Wolf-whistles illegal but rape issues blurred? Outrage over proposed new France sex laws

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L: Marlène Schiappa R: Emmanuel MacronGETTY

Campaigners drink written an open letter to President Macron urging the bill to be redacted or dropped

The government argues that the bill, which went up for controversy in parliament on Monday, will better protect children under the age of 15 by grouping a new provision – “Article 2,” which states that depredation and sexual assault can result from an “abuse of vulnerability” of the victim.

While other rations included in the bill – such as the new on-the-spot fines for street harassment such as wolf-whistles and cat-calls and the annexe of the statute of limitations on sex crimes from 20 to 30 years – be struck by been hailed as progressive, “Article 2” has relaunched the debate on lady sex and the age of consent.

While it is currently illegal in France for an adult to have “erotic contact” with a minor under the age of 15, it is not considered rape if the schlemiel was not coerced.

Gender equality minister Marlène Schiappa, the driving dynamism behind the bill, attempted to rectify this by setting the age of consent at 15, but the nominated clause was scrapped after the State Council, the country’s highest administrative court, signified it would infringe an adult’s presumption of innocence and be unconstitutional.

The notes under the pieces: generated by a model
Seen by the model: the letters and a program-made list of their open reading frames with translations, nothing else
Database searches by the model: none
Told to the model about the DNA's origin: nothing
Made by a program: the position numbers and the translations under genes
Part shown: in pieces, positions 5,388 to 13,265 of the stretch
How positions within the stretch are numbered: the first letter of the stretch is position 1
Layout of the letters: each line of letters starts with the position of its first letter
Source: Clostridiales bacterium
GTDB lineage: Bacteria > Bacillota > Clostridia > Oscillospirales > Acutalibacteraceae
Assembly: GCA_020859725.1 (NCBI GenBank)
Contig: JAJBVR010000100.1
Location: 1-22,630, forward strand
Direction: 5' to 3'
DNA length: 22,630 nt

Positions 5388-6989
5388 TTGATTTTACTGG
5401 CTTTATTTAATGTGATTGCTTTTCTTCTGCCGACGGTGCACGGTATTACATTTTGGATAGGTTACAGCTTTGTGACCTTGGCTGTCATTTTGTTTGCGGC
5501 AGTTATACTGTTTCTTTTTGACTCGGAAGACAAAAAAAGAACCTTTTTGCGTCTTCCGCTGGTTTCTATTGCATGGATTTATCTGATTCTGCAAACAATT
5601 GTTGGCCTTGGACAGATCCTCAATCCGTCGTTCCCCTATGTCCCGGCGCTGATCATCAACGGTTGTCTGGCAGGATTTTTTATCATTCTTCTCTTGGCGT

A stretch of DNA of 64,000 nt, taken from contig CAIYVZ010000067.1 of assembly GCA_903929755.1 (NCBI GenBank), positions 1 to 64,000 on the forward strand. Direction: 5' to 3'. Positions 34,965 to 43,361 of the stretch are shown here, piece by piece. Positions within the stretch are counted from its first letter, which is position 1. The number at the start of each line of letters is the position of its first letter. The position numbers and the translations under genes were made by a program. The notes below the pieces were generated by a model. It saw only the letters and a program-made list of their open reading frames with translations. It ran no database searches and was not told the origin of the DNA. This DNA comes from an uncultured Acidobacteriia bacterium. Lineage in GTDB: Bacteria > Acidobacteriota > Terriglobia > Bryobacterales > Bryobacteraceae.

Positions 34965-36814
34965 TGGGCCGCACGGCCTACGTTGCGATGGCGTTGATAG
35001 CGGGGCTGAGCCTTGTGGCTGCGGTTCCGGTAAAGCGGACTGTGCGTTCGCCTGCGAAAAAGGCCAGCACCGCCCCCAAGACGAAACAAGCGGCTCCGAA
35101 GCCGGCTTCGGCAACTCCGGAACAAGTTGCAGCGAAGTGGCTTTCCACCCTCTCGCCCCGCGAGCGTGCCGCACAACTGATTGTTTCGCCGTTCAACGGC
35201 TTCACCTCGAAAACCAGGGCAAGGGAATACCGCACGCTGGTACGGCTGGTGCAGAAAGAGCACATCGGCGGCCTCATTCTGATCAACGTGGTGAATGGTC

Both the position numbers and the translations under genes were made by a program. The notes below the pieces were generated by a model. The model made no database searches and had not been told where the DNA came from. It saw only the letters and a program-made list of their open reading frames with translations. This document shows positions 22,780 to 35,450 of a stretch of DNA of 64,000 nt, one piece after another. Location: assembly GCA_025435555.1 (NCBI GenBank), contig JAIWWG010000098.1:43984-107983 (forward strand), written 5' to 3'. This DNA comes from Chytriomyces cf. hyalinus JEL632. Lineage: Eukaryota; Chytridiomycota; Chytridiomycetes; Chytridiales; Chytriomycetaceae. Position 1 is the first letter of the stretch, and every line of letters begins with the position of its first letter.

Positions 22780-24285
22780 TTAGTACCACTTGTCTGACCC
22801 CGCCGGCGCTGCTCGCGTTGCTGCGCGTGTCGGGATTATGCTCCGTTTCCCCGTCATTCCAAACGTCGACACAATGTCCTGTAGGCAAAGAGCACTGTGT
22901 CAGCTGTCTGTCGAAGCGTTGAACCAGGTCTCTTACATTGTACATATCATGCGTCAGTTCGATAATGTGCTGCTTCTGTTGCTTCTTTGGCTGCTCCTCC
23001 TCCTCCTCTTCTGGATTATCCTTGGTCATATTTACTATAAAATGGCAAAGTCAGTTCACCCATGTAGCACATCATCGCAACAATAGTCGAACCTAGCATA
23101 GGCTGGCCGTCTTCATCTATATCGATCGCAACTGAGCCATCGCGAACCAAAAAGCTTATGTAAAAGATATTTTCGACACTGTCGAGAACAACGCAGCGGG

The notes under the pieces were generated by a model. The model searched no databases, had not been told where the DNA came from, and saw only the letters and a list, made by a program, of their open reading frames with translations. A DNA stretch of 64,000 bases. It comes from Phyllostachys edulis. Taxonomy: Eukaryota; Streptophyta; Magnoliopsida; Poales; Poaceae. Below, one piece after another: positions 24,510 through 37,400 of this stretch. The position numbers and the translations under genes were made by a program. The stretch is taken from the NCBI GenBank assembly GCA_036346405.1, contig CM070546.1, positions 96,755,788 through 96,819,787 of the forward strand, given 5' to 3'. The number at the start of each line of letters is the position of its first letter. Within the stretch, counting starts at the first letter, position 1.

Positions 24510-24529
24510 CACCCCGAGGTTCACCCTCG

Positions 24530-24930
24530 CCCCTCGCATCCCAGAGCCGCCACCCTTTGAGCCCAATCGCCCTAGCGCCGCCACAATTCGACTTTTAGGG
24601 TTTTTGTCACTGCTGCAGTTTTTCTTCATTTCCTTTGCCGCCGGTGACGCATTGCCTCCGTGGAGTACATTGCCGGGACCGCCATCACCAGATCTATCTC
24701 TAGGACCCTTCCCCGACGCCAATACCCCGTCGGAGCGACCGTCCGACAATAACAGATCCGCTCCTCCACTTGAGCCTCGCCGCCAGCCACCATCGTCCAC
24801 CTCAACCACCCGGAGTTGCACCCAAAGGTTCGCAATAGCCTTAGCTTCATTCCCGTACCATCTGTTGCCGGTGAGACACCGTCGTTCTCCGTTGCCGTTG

The government was therefore forced to amend the blueprint text so as to allow judges to take into account a child’s “vulnerability”.

Critics of the note, however, say that the current version of the text does not go far enough and hides the lines between a misdemeanour offence and rape.

It also inevitably wishes that the victim will have to somehow prove they did not approval to sex.

On Monday, about 250 French psychologists, social workers, doctors, queens and celebrities penned an open letter to president Emmanuel Macron invite him to revise or drop the controversial provision, which they say does not explicitly aver that anyone under the age of 15 cannot consent to sex with an of age.

A petition urging the government to scrap “Article 2” on change.org – #RapeIsaCrime (#LeViolestUnCrime) – had cached close to 120,000 signatures by Wednesday morning.

Most critics say they do not need a repeat of last year’s high-profile “Pontoise case,” in which prosecutors refused to pervade a man with rape after he – aged 22 at the time – had sex with an 11-year-girl because they could not assay he had forced her into sex.

France is currently one of the only European countries which does not eat a minimum age for sexual consent.

Mrs Schiappa on Tuesday denounced the “disinformation” offensive launched by critics to discredit the bill, which she insists will “penalize all acts of sexist and sexual violence”.

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